Set up the Forums

If you plan to use the Forums tool to facilitate weekly, monthly, or topic-based discussions, consider having the structure roughly in place to immediately greet students. This also means that any custom groups should be assigned to forums and discussions as needed. It is also helpful to have one of your own posts in place to offer greetings and serve as a model for students as they begin crafting their own forums content.

Set up the Assignments tool

If you plan to accept online submissions via your course site, the Assignments tool provides a great solution. Having this in place and properly configured with assignment information as needed will allow your students to better anticipate course expectations from the start.

Choose a communication method

Provide information about your intended communication format, frequency, and style so that students know what is expected of them moving forward. Isaak-Sakai offers several tools, such as Messages, Email, and Chat Room, for communication directly within course sites, but it is also possible to externally use Brock University email. Note that external email platforms such as Gmail or Yahoo are less secure than Brock University internal email and are thus not recommended for course-related correspondence.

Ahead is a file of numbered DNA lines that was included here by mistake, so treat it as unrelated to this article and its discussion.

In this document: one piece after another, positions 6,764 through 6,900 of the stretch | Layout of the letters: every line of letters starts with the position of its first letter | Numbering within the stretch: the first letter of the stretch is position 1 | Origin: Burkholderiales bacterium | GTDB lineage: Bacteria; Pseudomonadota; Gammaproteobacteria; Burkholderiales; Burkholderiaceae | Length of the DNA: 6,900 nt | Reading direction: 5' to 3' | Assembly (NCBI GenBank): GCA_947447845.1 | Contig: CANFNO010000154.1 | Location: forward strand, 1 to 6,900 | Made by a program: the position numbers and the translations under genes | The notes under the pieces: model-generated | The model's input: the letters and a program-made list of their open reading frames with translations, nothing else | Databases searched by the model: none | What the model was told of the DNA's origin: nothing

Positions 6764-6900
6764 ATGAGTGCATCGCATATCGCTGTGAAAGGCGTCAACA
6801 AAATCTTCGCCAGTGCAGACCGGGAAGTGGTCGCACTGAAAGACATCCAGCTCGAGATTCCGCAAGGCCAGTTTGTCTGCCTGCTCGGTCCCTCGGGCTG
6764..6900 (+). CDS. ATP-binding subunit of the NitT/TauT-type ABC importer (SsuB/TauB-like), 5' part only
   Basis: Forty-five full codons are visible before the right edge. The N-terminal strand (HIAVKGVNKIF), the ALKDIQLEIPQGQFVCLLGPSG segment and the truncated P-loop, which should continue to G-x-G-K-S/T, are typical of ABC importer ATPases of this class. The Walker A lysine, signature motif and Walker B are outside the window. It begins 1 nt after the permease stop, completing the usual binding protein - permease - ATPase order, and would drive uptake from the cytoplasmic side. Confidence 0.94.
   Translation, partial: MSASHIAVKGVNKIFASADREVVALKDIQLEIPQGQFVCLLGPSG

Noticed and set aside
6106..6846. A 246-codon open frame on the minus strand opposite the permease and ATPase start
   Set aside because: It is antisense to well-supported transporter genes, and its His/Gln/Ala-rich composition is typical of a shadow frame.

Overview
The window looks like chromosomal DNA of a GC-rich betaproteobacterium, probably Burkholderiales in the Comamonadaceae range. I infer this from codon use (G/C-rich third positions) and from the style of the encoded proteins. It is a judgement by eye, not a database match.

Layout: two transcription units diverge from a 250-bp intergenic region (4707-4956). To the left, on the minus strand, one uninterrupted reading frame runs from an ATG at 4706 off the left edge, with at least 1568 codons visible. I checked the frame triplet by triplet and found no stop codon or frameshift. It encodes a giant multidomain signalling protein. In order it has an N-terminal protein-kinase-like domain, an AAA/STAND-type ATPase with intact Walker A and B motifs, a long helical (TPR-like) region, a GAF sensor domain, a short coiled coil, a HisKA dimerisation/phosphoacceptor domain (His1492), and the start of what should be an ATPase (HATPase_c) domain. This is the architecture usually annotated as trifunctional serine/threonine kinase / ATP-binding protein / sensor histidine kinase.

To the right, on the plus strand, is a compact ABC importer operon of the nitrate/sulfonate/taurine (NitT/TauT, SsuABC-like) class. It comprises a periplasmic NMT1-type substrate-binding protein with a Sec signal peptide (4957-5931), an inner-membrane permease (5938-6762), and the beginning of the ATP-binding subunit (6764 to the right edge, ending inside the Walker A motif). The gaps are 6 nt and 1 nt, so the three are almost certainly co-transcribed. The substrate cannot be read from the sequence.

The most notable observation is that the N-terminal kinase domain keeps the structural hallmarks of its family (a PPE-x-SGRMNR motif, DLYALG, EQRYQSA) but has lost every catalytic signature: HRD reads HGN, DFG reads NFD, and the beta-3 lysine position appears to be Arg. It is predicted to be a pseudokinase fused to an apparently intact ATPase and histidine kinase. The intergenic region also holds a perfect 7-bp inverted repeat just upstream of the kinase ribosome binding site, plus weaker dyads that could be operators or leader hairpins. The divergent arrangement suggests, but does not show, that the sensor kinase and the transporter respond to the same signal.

Begin maintaining a presence

Particularly over the first few weeks, it’s advisable to be active within your course site to engage your students. While it may not be possible to respond to every student posting in the course forums, skimming through and posting summative comments and observations fairly regularly will serve as an indication that you are following student-generated course content.

Tools to support instruction when class is cancelled

Though course lectures, seminars, and office hours may be cancelled or made problematic due to occurrences of inclement weather or flu pandemic, academic instruction can often continue in lieu of brick and mortar meeting places using Isaak-Sakai and other instructional technologies. Here are some specific tips when class has been cancelled:

  1. Have students submit work through Isaak-Sakai’s Dropbox tool or the Assignments tool.
  2. Conduct office hours privately using the Isaak-Sakai’s Messages tool or openly using the Chat Room tool.